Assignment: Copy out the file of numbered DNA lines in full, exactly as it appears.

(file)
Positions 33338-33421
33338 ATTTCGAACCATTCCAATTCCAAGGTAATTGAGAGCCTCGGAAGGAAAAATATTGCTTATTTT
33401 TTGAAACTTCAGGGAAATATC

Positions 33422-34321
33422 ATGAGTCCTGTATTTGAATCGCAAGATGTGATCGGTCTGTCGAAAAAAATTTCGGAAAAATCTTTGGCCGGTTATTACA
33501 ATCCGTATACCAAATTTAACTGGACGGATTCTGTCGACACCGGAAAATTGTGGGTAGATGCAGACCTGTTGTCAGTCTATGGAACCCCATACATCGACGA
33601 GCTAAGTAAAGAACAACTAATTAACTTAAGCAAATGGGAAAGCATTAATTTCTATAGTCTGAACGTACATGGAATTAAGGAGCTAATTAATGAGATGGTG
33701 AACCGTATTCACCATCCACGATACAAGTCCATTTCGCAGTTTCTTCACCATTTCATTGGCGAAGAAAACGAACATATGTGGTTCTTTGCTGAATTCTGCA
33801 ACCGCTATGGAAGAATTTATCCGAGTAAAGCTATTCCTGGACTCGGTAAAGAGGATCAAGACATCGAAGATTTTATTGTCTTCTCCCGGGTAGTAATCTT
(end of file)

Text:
Positions 33338-33421
33338 ATTTCGAACCATTCCAATTCCAAGGTAATTGAGAGCCTCGGAAGGAAAAATATTGCTTATTTT
33401 TTGAAACTTCAGGGAAATATC

Positions 33422-34321
33422 ATGAGTCCTGTATTTGAATCGCAAGATGTGATCGGTCTGTCGAAAAAAATTTCGGAAAAATCTTTGGCCGGTTATTACA
33501 ATCCGTATACCAAATTTAACTGGACGGATTCTGTCGACACCGGAAAATTGTGGGTAGATGCAGACCTGTTGTCAGTCTATGGAACCCCATACATCGACGA
33601 GCTAAGTAAAGAACAACTAATTAACTTAAGCAAATGGGAAAGCATTAATTTCTATAGTCTGAACGTACATGGAATTAAGGAGCTAATTAATGAGATGGTG
33701 AACCGTATTCACCATCCACGATACAAGTCCATTTCGCAGTTTCTTCACCATTTCATTGGCGAAGAAAACGAACATATGTGGTTCTTTGCTGAATTCTGCA
33801 ACCGCTATGGAAGAATTTATCCGAGTAAAGCTATTCCTGGACTCGGTAAAGAGGATCAAGACATCGAAGATTTTATTGTCTTCTCCCGGGTAGTAATCTT